Tak Sweedner is young, a successful salvage yard operator, and a respected amateur sleuth.
Welcome to the September 8th stop on the blog tour for The Junkyard Dick by Gillespie Lamb with Goddess Fish Promotions. Be sure to follow the rest of the tour for spotlights, reviews, author guest posts, and a giveaway! More on that at the end of this post.
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Author Guest Post
How physical labor improves the mind—and the writing
Nothing clears the mind like physical labor. That’s the view of Tak Sweedner, the protagonist of The Junkyard Dick (as he explains in the opening passage of Chapter 12). However, we needn’t take the word of a fictional character. Physiologists and psychologists agree with him. They talk in terms of neurotrophic factors and hormones, endorphins and epinephrine. All good stuff, undoubtedly.
Tak runs a salvage yard. It’s a workplace rife with opportunity to work up a sweat. He stays fit working with engine blocks and metal castings. Hand me that transmission, will you? No, from the Mack truck.
Here’s the question: What do we in the writing fraternity have in our workspaces that’s anywhere equivalent to wrestling with big iron?
Oh, we jog a mile and sometimes a second one, or cut the grass—with a push mower, thank you very much—and otherwise get our adrenalin spikes that ameliorate mental fuzziness. However, most of our heavy lifting is of big words and weighty themes. Tell me, Herbie. Is it just my floccinaucinihilipilification or is my new novel really worthless?
I have come to suspect that authors don’t need to work smarter. We need to work harder. Literally. Walk away from the desk and get a “real job” that makes our backs ache and brings bruising and small cuts—and perspective.
I’ve mostly worked in the white-collar world my adult life, but not exclusively. Along the way, I built houses, served Sonic burgers, and dug graves. I will spare you about the work being ennobling. It was just work. I might have been a prince of a guy hammering together 2X4s and lifting walls, but mostly I was tired when five o’clock came.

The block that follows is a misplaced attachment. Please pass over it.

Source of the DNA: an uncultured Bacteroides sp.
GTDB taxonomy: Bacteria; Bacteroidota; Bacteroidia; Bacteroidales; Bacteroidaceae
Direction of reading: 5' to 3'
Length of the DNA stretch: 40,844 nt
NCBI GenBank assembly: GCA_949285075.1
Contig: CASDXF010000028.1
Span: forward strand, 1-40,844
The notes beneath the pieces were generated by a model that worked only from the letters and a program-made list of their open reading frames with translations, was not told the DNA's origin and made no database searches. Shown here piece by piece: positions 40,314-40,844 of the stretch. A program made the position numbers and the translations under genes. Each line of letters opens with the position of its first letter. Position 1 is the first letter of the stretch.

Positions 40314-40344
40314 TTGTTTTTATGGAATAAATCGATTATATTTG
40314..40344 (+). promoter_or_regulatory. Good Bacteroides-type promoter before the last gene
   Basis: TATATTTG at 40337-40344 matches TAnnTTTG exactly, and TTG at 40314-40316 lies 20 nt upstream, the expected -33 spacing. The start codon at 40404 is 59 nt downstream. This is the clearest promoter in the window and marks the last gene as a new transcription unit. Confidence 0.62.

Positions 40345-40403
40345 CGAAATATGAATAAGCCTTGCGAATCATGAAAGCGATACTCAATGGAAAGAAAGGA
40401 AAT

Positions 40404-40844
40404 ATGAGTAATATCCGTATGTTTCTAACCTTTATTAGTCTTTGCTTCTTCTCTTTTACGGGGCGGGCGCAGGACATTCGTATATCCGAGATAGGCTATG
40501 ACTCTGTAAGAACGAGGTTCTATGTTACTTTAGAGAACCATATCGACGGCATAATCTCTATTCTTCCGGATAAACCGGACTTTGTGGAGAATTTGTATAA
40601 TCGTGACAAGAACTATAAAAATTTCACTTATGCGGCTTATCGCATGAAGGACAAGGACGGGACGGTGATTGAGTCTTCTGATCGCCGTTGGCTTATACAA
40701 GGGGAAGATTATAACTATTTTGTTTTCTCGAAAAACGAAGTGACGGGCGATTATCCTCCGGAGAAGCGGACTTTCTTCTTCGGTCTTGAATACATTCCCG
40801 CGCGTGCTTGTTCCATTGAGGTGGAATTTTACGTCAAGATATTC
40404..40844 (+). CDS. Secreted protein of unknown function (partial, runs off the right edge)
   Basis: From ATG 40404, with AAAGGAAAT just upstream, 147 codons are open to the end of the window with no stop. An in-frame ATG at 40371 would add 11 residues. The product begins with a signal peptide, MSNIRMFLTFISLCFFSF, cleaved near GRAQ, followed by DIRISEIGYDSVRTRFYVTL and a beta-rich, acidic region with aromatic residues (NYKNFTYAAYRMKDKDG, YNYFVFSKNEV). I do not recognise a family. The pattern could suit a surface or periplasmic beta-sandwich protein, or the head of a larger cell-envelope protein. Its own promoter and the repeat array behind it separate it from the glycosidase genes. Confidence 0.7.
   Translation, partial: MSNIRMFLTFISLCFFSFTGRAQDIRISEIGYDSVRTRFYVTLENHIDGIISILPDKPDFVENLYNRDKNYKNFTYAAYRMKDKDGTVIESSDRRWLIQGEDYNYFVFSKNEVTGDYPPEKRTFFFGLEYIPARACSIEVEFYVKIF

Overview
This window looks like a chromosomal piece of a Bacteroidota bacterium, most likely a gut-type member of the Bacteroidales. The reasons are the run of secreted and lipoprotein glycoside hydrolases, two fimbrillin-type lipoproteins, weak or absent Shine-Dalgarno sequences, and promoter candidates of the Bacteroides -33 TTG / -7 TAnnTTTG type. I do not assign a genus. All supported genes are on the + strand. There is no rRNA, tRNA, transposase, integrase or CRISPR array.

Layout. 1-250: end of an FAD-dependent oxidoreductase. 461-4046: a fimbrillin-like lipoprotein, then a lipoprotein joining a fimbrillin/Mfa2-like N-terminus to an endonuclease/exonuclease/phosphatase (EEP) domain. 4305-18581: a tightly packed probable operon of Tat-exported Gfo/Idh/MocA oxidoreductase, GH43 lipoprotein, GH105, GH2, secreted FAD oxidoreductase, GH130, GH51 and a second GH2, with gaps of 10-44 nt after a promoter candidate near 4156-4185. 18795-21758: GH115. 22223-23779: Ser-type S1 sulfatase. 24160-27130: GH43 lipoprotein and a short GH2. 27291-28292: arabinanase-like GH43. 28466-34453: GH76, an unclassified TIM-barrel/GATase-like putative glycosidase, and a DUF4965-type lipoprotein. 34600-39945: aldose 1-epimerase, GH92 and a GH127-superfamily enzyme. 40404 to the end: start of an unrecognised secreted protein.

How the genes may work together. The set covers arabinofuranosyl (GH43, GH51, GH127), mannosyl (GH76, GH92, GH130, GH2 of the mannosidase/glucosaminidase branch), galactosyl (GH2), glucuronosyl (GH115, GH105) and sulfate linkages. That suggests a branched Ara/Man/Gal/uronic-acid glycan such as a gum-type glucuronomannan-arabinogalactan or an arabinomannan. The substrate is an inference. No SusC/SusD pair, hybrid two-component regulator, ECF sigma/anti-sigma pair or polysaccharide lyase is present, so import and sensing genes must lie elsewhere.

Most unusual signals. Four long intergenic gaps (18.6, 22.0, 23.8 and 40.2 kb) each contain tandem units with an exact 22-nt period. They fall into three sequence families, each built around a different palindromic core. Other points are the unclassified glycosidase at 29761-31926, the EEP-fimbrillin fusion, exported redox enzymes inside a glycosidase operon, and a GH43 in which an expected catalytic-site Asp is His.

Of course, it also is tiring to craft thought into words and reorder the words time and again until they neatly fill a space. Anyone who has wrestled with nouns and verbs for hours on end before pinning them to the page can attest to the weariness of the task. While I seldom am truly exhausted by keyboard labor, a nap frequently seems appropriate. Poor me.
I recommend that writers intersperse their writing with meaningful bursts of physical activity—say, for a day or two at a time. Here are two reasons to do so:
First, chopping wood or handling bales or scrubbing floors stirs up the endorphins that mask our tiredness and muscle fatigue. Consequently, we overdo it and feel really, really sore at the end of the day. I mean, hurting. Welcome to the real world. Writing might be oh so mentally taxing and emotionally draining, but physical pain is a whole other feeling. It can produce insight.
Second, when we limp around bandaged and nursing bruised muscles, we reconnect with a world that mostly subsists on sweat and blisters. The world of hammering nails isn’t better than one dominated by tapping keyboards, but neither is it a lesser realm. Writers ought to experience it, personally and painfully, so that when we write about it we don’t sound like dilettantes. We should revisit the feeling regularly and not lose touch with how the other four-fifths lives.
Then we can return to our ivory towers and listen to our publishing agents say things like—and this is a real quote—“The writer had a razor-sharp sense of her own writerly intentionality and a fluency in her novel’s ‘aboutness’ from the start”—and recognize that such people have no clue which way is up. Not really. Poor lost soul. Getting an actual job in a junkyard could help.
About the Book
The Junkyard Dick
by Gillespie Lamb
Published 25 August 2022
Black Rose Writing
Genre: Contemporary Mystery
Page Count: 215
Add it to your Goodreads TBR!
Salvage yard operator and part-time sleuth Tak Sweedner is asked by a buddy, Roque Zamarripa, to investigate a murder. Tak says OK and for his trouble is assaulted with a tire iron. Then he’s run off the side of a cliff-the investigation really goes downhill at that point!
Tak calls up gal-pal Emma to help him and soon discovers his feelings for the woman go beyond palling around. When she asks him to give up his investigation and concentrate on her, Tak balks. She might better have asked a bulldog to give up its bone. It would be like quitting, Tak said, and he wasn’t a quitter.